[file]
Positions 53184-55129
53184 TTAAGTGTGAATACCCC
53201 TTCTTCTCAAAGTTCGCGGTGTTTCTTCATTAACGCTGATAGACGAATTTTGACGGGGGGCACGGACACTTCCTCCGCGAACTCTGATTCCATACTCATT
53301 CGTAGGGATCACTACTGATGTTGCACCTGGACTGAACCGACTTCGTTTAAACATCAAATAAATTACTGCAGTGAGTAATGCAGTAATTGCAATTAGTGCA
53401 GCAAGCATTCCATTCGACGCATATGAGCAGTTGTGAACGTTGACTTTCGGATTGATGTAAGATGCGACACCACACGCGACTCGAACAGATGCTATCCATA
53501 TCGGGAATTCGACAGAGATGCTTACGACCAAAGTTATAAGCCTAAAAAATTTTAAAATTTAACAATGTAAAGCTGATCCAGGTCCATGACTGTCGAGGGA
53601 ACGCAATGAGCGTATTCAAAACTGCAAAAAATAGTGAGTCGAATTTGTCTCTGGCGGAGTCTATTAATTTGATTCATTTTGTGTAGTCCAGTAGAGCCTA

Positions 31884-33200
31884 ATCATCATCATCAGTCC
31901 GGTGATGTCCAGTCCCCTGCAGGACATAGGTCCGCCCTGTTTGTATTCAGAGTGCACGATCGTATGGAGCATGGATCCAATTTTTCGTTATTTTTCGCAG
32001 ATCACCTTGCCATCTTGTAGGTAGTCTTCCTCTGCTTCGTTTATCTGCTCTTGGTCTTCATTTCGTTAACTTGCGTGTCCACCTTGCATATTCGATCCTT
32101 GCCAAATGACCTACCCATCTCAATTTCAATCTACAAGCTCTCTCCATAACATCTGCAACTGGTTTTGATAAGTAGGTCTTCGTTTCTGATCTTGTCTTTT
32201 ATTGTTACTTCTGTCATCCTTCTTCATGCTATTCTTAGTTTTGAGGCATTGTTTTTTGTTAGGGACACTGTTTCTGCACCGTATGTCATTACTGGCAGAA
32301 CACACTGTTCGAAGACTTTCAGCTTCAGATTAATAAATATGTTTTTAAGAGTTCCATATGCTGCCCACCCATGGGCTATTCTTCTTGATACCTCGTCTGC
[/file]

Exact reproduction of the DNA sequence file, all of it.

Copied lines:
Positions 53184-55129
53184 TTAAGTGTGAATACCCC
53201 TTCTTCTCAAAGTTCGCGGTGTTTCTTCATTAACGCTGATAGACGAATTTTGACGGGGGGCACGGACACTTCCTCCGCGAACTCTGATTCCATACTCATT
53301 CGTAGGGATCACTACTGATGTTGCACCTGGACTGAACCGACTTCGTTTAAACATCAAATAAATTACTGCAGTGAGTAATGCAGTAATTGCAATTAGTGCA
53401 GCAAGCATTCCATTCGACGCATATGAGCAGTTGTGAACGTTGACTTTCGGATTGATGTAAGATGCGACACCACACGCGACTCGAACAGATGCTATCCATA
53501 TCGGGAATTCGACAGAGATGCTTACGACCAAAGTTATAAGCCTAAAAAATTTTAAAATTTAACAATGTAAAGCTGATCCAGGTCCATGACTGTCGAGGGA
53601 ACGCAATGAGCGTATTCAAAACTGCAAAAAATAGTGAGTCGAATTTGTCTCTGGCGGAGTCTATTAATTTGATTCATTTTGTGTAGTCCAGTAGAGCCTA

Positions 31884-33200
31884 ATCATCATCATCAGTCC
31901 GGTGATGTCCAGTCCCCTGCAGGACATAGGTCCGCCCTGTTTGTATTCAGAGTGCACGATCGTATGGAGCATGGATCCAATTTTTCGTTATTTTTCGCAG
32001 ATCACCTTGCCATCTTGTAGGTAGTCTTCCTCTGCTTCGTTTATCTGCTCTTGGTCTTCATTTCGTTAACTTGCGTGTCCACCTTGCATATTCGATCCTT
32101 GCCAAATGACCTACCCATCTCAATTTCAATCTACAAGCTCTCTCCATAACATCTGCAACTGGTTTTGATAAGTAGGTCTTCGTTTCTGATCTTGTCTTTT
32201 ATTGTTACTTCTGTCATCCTTCTTCATGCTATTCTTAGTTTTGAGGCATTGTTTTTTGTTAGGGACACTGTTTCTGCACCGTATGTCATTACTGGCAGAA
32301 CACACTGTTCGAAGACTTTCAGCTTCAGATTAATAAATATGTTTTTAAGAGTTCCATATGCTGCCCACCCATGGGCTATTCTTCTTGATACCTCGTCTGC